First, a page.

12 June 2015
Since leaving South Africa nearly 20 years ago, I have been reluctant to return even for a holiday. I have only been back three times, twice with my husband and children and once by myself. This is strange considering that most of my family and many of my friends still live there. I have abiding memories of a happy childhood and growing up with the kind of freedom that many young people today never experience. Why then the peculiar reluctance?
Today I read the in-depth article “The odd couple: why an apartheid activist joined forces with a murderer” in The Guardian (http://www.theguardian.com/global/2015/jun/06/odd-couple-apartheid-activist-madeleine-fullard-convicted-policeman-eugene-de-kock) and remembered why – the sheer horror of the apartheid years. I emerged from my aforesaid happy childhood into full realisation of the brutality of a political system from which I benefited only because I was white. This put me forever on the wrong side and that is a history from which there is no escape.
Madeleine Fullard’s work in present day South Africa makes it clear that the past is still with us. She is a forensic anthropologist who works with her Missing Persons Task Team to find the remains of anti-apartheid activists who disappeared seemingly without trace. The article outlines the story of Phemelo Moses Ntehelang, an askari who was accidentally killed at Vlakplaas after being tortured by undercover counter-insurgency policemen and then hurriedly buried in an unmarked site in the middle of nowhere. Fullard and her team would have had no chance of finding Ntehelang’s remains without the help of Eugene de Kock, the convicted policeman who was once stationed at Vlakplaas.
De Kock appeared before the Truth and Reconciliation Committee (TRC) and confessed to numerous crimes but maintained that he was fighting terrorism and that those who gave the orders – high ranking officers and politicians – were responsible and were now escaping punishment. De Kock was given amnesty for most of his crimes but he was convicted on 121 charges, including six counts of murder and 59 counts of fraud because he had failed to convince the TRC that these crimes were politically motivated. In1996 he was handed two life sentences plus 212 years.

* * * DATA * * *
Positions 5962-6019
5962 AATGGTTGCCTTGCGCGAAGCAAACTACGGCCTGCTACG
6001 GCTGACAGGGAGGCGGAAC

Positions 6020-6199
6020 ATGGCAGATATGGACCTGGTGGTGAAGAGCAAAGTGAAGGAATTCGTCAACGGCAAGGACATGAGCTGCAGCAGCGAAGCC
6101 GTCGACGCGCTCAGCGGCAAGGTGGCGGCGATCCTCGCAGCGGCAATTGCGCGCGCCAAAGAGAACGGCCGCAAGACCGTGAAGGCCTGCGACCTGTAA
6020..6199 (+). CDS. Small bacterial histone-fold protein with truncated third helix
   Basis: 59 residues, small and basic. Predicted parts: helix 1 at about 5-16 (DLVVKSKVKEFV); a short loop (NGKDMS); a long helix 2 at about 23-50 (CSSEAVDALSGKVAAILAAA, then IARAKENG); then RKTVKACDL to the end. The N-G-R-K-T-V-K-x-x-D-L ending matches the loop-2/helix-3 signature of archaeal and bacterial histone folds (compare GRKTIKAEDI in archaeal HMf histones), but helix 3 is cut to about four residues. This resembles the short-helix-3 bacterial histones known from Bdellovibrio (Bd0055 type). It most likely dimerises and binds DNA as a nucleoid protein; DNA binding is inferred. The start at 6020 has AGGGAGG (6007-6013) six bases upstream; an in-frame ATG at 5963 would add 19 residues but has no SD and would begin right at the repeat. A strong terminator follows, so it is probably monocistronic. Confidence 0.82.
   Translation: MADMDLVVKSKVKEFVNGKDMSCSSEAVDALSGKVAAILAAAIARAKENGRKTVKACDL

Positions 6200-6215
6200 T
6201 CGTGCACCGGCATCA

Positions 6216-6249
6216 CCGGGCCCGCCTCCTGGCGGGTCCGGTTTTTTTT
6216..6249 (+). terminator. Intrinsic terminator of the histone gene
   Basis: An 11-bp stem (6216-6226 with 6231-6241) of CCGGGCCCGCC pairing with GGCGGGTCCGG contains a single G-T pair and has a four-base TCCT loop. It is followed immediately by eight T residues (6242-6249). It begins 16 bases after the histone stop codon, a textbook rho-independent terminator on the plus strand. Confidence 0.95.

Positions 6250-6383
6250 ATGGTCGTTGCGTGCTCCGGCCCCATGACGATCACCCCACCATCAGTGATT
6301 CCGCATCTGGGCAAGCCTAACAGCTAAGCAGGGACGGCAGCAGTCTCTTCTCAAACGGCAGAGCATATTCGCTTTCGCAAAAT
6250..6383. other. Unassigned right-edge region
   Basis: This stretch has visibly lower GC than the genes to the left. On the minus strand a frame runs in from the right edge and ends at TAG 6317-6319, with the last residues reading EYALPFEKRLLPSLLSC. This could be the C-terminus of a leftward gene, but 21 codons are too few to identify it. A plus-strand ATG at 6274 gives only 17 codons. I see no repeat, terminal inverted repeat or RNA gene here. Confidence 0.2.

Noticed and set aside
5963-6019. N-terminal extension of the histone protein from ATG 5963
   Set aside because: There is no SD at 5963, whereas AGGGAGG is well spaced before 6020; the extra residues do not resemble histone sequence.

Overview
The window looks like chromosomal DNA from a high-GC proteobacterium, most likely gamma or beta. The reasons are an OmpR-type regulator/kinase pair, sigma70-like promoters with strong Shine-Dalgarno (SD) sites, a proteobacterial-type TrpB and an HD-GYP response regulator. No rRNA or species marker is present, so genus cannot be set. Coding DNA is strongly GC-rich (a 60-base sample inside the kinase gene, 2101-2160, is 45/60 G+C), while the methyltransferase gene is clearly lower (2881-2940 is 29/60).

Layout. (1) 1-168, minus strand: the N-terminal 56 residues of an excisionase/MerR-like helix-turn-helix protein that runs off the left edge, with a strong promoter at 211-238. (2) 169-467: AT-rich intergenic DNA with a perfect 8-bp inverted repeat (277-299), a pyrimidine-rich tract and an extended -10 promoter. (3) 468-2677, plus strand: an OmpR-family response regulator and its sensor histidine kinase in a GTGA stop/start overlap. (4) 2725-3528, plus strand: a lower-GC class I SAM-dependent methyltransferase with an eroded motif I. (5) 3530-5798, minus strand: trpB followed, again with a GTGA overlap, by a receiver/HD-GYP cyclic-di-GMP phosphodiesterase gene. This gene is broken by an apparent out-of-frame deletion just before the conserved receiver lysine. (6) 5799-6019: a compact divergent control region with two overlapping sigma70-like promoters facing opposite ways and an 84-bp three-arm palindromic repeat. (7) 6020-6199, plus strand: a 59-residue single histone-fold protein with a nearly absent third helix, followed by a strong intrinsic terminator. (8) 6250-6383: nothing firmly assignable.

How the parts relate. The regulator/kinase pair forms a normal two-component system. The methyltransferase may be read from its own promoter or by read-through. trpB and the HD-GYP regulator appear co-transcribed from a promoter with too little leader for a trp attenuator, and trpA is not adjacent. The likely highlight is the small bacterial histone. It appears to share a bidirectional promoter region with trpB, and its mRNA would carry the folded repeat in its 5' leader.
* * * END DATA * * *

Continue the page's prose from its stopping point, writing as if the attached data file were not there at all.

The horror Fullard experiences when talking to people like De Kock and then finding the remains of people who have been brutally treated is almost too much for her (and for this reader) to bear. Yet she continues because the relatives of the missing need to know what happened to their sons or daughters, mothers or fathers, brothers or sisters. She admits though that the work takes its toll and that rather than taking strength from the families being able to bury their dead with dignity, she is weakened by every case.
The other striking factor about this article for me was the ease with which De Kock and others like him admitted to the crimes they perpetrated at Vlakplaas. Reading about the hard drinking culture practised by the policemen who worked there brought some small sense of relief. They couldn’t carry out those heinous acts while stone cold sober. I clearly remember questions about Vlakplaas being raised by opponents of the apartheid government and the flat-out denials issued by politicians, policemen and army officers. I knew what was happening but did nothing to stop it. That is what haunts me. No wonder I don’t want to go back.
Because I was white, privileged and educated, I could leave South Africa and make a new life in another country. I didn’t hesitate long over the decision to do so – the lives of my own children were far too important – and have never regretted it. But I cannot pretend to miss the land of my birth or hanker after the “good old days”. I don’t sentimentalise the new South Africa and the legacy of Mandela.
For me, the peaceful life we live in our adopted country half a world away means that, in the words of a Carly Simon song, “these are the good old days” and I try not to look back too hard or very often.